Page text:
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Lotus is one of the most storied names in the automotive world.
Since 1952, the company has been applying founder Colin Chapman’s maxim “simplify, then add lightness” to the car; along the way it has built spectacularly successful racing cars and sublime road cars. Yet despite those four-wheeled creations, times haven’t been easy for the company.
Following Chapman’s untimely death in 1982, it has changed ownership several times—most recently in 1996 to Malaysia’s Proton—each with the promise of renewed investment, which often failed to materialize.
That’s why the announcement on Wednesday that the Lotus is being bought by China’s Geely should be greeted as such good news.
Geely is buying 49.9 percent of Proton from DRB-Hicom.
And as part of the deal, Geely also gets 51 percent of Lotus.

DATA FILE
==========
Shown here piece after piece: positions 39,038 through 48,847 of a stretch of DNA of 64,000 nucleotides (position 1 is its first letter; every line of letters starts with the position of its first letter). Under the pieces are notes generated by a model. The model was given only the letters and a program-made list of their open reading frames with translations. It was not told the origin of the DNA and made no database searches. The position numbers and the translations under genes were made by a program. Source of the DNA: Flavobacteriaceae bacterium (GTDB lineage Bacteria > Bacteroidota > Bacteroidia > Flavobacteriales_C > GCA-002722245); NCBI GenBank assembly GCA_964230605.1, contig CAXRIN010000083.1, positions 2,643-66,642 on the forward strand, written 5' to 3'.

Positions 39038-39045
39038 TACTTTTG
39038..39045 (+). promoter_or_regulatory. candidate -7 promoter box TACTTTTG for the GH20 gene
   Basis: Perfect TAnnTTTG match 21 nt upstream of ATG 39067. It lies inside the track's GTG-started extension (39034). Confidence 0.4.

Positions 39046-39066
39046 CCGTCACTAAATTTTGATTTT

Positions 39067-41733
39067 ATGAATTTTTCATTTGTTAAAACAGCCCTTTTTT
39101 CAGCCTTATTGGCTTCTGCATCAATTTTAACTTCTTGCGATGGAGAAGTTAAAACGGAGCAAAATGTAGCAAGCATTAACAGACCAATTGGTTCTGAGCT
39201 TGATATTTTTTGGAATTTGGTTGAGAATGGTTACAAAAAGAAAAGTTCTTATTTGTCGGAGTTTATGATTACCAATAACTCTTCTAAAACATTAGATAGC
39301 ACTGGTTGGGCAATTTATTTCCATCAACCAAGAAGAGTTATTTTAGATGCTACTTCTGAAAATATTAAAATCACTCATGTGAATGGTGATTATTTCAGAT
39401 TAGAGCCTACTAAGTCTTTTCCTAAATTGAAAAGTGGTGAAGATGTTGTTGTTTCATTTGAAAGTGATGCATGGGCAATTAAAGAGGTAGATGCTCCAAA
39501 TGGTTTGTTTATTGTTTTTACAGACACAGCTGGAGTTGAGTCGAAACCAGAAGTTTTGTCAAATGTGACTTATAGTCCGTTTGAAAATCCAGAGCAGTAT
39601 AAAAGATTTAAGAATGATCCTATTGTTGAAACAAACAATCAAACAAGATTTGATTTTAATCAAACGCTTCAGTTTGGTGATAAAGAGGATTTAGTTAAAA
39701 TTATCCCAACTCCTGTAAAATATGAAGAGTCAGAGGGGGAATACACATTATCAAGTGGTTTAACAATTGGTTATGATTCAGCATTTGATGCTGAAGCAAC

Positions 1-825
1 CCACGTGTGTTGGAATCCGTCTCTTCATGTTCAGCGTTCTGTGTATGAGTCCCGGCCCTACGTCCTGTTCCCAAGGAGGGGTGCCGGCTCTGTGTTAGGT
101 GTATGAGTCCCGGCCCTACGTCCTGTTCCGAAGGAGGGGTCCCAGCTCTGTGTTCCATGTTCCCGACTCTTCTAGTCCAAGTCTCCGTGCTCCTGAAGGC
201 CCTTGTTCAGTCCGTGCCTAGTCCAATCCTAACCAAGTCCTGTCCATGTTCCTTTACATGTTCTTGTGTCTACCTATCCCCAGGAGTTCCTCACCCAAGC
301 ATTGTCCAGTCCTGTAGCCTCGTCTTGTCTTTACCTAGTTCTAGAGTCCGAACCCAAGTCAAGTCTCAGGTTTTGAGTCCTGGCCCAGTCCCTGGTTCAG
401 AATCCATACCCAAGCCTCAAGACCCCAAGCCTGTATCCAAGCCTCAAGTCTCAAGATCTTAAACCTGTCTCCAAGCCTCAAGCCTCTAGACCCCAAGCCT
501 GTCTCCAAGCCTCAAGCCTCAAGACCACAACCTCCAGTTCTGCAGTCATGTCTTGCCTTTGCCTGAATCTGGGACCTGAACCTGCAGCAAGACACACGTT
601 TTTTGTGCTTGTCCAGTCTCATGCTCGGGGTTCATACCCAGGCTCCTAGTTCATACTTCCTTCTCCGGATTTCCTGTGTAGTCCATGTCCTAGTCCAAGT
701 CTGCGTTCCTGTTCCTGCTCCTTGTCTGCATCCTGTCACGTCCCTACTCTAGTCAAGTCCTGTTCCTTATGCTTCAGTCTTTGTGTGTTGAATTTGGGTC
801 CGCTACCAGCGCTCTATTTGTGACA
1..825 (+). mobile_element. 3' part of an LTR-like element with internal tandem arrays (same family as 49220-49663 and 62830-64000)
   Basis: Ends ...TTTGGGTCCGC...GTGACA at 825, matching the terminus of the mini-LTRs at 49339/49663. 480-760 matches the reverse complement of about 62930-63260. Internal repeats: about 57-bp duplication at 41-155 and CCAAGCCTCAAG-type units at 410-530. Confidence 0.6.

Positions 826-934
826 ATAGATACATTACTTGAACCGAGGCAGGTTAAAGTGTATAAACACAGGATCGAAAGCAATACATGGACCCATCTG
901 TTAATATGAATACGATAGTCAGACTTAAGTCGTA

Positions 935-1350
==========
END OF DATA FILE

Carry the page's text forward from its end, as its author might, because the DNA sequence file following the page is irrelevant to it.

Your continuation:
As stated, this isn’t the first time Lotus has had a new corporate owner; at one time it was owned by General Motors, at another the same businessman who revived Bugatti Cars in the 1990s.
So we can forgive any skepticism about this latest transfer of control.
But one only need look at Volvo’s renaissance under Geely to see plenty of cause for optimism.
Geely has been pumping hundreds of millions of dollars into the Swedish car company since buying it from Ford in 2010, money that Volvo has used to develop a new cutting-edge vehicle architecture resulting in some rather fine vehicles.
The prospect of that kind of investment in Lotus is mouth-watering.
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